MariHacks Hacker Booklet

Welcome to the Hacker Booklet! This booklet will help you prepare for MariHacks. Although the booklet is mainly oriented towards beginners, experienced hackers might also want to take a look.

This booklet contains short tutorials as well as numerous references to lead you in the right direction. Want to make a website but do not know where to start? Just jump to the web development section. Not sure if machine learning is the way to go? Read up on it in our booklet. Need help with APIs? We got you covered!

The First Steps

Taking your first steps into the coding world can be stressful and even dangerous if you get stuck in an nested loop.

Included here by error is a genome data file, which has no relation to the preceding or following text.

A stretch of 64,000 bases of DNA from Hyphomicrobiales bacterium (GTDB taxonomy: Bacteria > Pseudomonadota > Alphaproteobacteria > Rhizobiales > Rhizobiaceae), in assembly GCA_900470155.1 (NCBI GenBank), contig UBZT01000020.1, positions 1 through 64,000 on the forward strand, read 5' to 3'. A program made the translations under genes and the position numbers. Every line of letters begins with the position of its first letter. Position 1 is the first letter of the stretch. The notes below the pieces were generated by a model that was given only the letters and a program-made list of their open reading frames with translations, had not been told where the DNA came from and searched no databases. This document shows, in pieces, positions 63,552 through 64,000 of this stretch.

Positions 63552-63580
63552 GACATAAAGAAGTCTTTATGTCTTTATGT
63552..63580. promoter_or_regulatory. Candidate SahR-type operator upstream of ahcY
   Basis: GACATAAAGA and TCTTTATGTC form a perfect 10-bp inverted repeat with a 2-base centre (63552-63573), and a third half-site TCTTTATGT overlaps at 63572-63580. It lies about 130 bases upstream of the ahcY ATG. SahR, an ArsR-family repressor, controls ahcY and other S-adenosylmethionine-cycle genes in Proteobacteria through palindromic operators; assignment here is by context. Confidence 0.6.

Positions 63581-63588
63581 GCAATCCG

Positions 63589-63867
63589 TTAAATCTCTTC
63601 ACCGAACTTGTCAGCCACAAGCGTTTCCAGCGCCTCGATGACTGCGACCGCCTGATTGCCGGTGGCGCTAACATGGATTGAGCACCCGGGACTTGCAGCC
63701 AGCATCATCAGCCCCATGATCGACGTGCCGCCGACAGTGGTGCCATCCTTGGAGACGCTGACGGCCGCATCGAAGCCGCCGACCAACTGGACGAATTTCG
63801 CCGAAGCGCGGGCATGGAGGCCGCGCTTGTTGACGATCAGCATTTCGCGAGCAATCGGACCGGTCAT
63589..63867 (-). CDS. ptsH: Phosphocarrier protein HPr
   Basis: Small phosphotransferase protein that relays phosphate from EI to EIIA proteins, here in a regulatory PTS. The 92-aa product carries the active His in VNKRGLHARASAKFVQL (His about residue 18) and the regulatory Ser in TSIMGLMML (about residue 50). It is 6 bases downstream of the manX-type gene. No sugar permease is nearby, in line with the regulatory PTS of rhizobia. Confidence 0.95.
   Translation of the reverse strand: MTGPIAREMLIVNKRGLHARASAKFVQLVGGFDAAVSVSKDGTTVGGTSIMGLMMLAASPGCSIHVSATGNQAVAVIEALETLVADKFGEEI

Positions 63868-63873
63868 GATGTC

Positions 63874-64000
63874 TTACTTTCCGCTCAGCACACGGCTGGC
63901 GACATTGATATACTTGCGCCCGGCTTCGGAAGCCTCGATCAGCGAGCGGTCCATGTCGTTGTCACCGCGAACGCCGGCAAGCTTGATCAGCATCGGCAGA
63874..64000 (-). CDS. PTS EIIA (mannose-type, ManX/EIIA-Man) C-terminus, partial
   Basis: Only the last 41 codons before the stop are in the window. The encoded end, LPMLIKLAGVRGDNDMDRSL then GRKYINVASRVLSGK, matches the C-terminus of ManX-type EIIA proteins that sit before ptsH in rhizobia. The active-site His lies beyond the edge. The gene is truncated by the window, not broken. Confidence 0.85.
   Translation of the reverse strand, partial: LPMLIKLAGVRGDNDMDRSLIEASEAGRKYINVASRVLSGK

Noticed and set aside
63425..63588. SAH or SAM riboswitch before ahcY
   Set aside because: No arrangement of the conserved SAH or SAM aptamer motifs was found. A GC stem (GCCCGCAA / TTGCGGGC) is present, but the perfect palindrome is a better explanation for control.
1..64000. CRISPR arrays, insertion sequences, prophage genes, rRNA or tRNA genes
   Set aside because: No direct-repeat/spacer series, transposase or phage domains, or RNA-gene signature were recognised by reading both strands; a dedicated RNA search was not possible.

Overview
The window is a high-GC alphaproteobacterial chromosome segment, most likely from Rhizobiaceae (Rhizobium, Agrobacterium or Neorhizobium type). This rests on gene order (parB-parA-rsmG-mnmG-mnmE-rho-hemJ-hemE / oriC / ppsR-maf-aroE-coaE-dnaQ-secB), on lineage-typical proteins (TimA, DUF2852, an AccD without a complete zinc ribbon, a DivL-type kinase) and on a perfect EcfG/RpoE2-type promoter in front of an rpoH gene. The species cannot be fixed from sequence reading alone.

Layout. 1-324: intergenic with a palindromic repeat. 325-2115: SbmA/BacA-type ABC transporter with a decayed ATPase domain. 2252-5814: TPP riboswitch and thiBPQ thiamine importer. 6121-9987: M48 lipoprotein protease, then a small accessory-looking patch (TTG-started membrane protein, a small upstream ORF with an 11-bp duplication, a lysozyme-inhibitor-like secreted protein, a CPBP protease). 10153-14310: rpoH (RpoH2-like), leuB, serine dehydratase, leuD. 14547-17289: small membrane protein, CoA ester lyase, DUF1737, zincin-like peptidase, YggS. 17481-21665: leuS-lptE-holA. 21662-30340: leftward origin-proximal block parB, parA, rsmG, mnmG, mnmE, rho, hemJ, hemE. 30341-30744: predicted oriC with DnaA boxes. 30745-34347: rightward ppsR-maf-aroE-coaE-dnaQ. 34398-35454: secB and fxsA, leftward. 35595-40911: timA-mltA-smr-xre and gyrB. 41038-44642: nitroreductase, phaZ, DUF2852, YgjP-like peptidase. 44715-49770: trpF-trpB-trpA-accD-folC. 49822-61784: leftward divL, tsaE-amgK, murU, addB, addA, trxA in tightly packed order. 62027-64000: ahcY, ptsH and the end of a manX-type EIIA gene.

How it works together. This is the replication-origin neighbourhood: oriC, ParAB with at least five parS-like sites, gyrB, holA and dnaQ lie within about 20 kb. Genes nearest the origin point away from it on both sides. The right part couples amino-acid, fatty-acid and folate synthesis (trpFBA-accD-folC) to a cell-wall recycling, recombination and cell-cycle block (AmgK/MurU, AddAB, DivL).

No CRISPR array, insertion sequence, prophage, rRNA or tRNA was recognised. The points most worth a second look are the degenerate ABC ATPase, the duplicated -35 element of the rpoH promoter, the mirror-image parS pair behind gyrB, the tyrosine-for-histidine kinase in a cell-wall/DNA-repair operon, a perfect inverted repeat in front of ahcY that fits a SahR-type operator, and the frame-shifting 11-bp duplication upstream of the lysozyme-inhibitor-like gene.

To ensure your safety and enjoyment we have created a quick and essential getting started guide. Whether you are a veteran coder or just getting started we recommend that you take a look at our first steps guide.

Programi-What?

Programming

Programming: provide (a computer or other machine) with coded instructions for the automatic performance of a particular task.

Seems simple enough yet programming is incredibly important and most importantly nerds everyone agree that it is cool. Coding can be separated into a couple categories and languages – our booklet covers the main ones.

To code, you will use a coding language – not english, but something that the computer will understand. In this language, you will tell the computer exactly what you want it to do, and unlike a dog, the computer will always listen. Want to make a program that plays “Never Gonna Give You Up” by Rick Astley at random times throughout the day? Terrible taste but you can definitely do it!

Algorithms